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"Grassroots Advocacy and Librarians: Using Research Power to Make Change" (PPIRS/ANSS 2019 ALA Program)

A pathfinder to accompany the ANSS-PPIRS program at ALA Washington, DC 2019

Speaker Publications

  • Carlin, E. and Gervasio, D. (2017) Don’t take the clickbait: How to lead a fake news teach-in. Webinar. Retrieved from https://docs.google.com/presentation/d/1jM_77ptiv4QLa5lglxxWyF9HChIbUpbxY72rzVHBF-A/edit#slide=id.p
  • Comito, L., Geraci, A., & Zabriskie, C. (2012). Grassroots library advocacy: Chicago : American Library Association.
  • DelRosso, J. & Geraci, A. (2017). The State of State-Level Collective Bargaining Agreement Collections in the United States. Labor Studies Journal. 42(3), 165-179.
  • Farrell, S. L., & Geraci, A. (2017). Librarians and compensation negotiation in the library workplace. Library Management, 38(1), 45-64.
  • Geraci, A., Hickey, D., & LaVoice, K. (2016). Getting the patron to “Yes”: The academic librarian’s role in supporting salary negotiations. In C. Smallwood (Ed.), The library's role in supporting financial literacy for patrons.  Lanham: Rowman & Littlefield.
  • Geraci, A. (2016). We don’t count: The invisibility of teaching librarians in statistics on academic instructional labor. In N. Pagowsky & K. McElroy (Eds.), Critical library pedagogy handbook. Chicago : American Library Association.
  • Geraci, A., & Farrell, S. L. (2019). Normalize Negotiation! Learning to negotiate salaries and improve compensation outcomes to transform library culture. In the Library with the Lead Pipe. Retrieved from http://www.inthelibrarywiththeleadpipe.org/2019/normalize-negotiation/.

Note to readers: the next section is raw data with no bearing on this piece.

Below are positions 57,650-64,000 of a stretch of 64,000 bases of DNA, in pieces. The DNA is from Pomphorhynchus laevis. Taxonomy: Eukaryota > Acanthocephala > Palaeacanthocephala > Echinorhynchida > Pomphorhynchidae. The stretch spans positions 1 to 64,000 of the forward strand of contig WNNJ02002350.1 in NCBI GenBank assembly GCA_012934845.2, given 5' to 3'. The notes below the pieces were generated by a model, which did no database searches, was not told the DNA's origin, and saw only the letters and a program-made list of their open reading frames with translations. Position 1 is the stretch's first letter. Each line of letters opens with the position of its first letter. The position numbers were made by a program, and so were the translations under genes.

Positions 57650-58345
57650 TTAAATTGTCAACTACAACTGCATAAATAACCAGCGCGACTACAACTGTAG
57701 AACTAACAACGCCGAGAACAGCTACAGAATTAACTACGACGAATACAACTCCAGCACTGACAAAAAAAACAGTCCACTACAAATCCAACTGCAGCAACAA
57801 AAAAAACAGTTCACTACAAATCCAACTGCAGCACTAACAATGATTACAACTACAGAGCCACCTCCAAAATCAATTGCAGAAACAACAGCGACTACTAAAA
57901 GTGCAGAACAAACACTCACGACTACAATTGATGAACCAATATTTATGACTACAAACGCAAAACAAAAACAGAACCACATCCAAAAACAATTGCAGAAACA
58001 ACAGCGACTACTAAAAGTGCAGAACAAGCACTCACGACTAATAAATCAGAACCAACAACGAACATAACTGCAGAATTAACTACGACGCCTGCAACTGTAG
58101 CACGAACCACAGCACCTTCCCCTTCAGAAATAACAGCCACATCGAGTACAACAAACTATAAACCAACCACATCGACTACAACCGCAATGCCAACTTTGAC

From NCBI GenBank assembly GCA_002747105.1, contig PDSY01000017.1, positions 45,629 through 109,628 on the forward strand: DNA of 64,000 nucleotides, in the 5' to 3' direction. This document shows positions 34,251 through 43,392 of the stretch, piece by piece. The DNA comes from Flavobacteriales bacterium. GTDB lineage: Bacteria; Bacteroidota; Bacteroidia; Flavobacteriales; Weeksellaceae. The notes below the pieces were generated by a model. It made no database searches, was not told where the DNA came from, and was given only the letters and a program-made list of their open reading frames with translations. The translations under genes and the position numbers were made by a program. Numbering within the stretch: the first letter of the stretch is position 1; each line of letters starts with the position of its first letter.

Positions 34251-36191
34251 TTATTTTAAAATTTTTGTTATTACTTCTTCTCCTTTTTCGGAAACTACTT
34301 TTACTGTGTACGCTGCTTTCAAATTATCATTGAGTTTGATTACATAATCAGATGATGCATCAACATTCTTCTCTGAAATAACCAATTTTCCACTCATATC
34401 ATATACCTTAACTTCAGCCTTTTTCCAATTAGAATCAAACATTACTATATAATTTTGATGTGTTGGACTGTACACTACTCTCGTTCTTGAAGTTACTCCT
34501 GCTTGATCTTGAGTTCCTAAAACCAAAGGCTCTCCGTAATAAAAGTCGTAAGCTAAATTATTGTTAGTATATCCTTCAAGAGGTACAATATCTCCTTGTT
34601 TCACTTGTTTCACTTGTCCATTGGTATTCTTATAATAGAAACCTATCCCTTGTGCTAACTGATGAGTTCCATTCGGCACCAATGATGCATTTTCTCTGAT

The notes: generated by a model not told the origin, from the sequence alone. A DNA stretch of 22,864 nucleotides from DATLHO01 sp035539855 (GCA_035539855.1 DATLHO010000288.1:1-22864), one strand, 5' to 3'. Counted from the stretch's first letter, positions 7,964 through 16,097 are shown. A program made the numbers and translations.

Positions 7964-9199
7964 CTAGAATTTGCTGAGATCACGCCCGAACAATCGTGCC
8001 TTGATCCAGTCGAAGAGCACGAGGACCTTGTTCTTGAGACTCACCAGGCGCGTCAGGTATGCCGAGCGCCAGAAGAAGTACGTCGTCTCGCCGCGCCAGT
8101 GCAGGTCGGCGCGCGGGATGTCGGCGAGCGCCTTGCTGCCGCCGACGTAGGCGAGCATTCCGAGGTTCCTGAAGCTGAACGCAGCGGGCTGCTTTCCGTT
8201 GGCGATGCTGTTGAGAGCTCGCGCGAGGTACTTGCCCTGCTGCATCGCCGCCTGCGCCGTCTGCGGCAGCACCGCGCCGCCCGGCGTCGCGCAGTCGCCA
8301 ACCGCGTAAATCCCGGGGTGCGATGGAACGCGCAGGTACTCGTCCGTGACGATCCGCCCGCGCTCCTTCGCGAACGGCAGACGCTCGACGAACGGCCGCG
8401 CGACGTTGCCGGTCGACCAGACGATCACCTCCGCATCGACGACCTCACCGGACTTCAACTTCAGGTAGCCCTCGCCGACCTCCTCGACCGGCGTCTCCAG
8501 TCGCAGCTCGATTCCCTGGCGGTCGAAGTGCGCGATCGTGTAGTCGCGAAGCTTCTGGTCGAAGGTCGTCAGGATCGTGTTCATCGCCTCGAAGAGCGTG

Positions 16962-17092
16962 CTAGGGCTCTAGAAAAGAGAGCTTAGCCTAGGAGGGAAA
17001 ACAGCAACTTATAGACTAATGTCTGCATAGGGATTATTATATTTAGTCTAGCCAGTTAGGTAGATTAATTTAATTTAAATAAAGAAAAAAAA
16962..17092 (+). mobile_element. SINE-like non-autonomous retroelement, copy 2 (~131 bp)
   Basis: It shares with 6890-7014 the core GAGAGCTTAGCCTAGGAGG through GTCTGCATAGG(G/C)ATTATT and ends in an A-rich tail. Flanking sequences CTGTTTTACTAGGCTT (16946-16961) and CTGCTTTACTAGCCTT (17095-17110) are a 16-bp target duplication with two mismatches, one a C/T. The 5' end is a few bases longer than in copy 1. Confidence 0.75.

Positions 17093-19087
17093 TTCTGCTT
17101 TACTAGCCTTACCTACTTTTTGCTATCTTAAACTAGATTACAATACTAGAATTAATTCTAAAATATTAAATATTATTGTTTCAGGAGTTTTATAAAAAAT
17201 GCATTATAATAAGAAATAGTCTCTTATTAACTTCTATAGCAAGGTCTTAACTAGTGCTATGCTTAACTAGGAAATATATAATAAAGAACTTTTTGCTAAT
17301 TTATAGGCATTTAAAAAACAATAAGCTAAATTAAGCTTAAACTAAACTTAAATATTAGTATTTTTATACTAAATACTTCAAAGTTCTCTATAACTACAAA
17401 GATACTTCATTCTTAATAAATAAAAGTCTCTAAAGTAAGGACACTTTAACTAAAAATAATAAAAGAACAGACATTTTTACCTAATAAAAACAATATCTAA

• Gervasio, D., Ecklund, A., & Ress, A. (2013). Library research for the 99%: Reaching out to the Occupy Wall Street Movement. Urban Library Journal, 19(1), 1-6.
  • Gervasio, D. (2017) Fake News and the Myth of Library Neutrality. Informed Librarian Guest Forum. Retrieved from https://drive.google.com/file/d/0BxL6ruVICBvBTjJTcVlFdTlkaFE/view
  • Gervasio, D. (2019). Apps, AI, and automated fake news detection. Information Outlook, 23(2), 9-12.
  • Nielsen, T., Gervasio, D., et al. (2013) Takin’ it to the streets: myMETRO researchers bring library science skills and expertise to NYC communities. The Global Librarian. https://www.academia.edu/26760477/Takin_It_To_The_Streets_myMETRO_Researchers_Bring_Library_Science_Skills_and_Expertise_to_NYC_Communities

Related Publications

  • Eckert, C. (2016). Libraries are not neutral. School Library Journal, 62(9), 12.

  • Frost, J. (2005). The legislative policy process: Do you have a civic responsibility to get involved? CSLA Journal, 29(1), 27.

  • Lewis, A. M. (2008). Questioning Library Neutrality : Essays From Progressive Librarian. Duluth, Minn: Library Juice Press.

  • Morrone, M., & Friedman, L. (2009). Radical reference: socially responsible librarianship collaborating with community. Reference Librarian, 50(4), 371-396.

  • Pagowsky, N., & Wallace, N. (2015). Black Lives Matter! Shedding library neutrality rhetoric for social justice. College & Research Libraries News, 76(4), 196.

  • Roberto, K. R., & West, J. (2003). Revolting librarians redux : radical librarians speak out: Jefferson, N.C. : McFarland.

  • Schmidle, D. J. (2002). Labor on campus: academic library service to labor groups. Library Trends, 51(1), 115.

  • Schmidle, D. (Ed.) (2002). Special issue on library services to the labor community. Library Trends, 51(1).

  • Sendaula, S. “Libraries Are Not Neutral Spaces: Social Justice Advocacy in Librarianship | ALA Annual 2017,” Library Journal, July 7, 2017, http://lj.libraryjournal.com/2017/07/shows-events/ala/libraries-are-not-neutral-spaces-ala-annual-2017/

  • Tremblay-McGaw, R. (1999). Librarians in Advocacy Organizations: From Knowledge to Action-Working for Social Change. Behavioral and Social Sciences Librarian, (2), 1.

Full Bibliography with Abstracts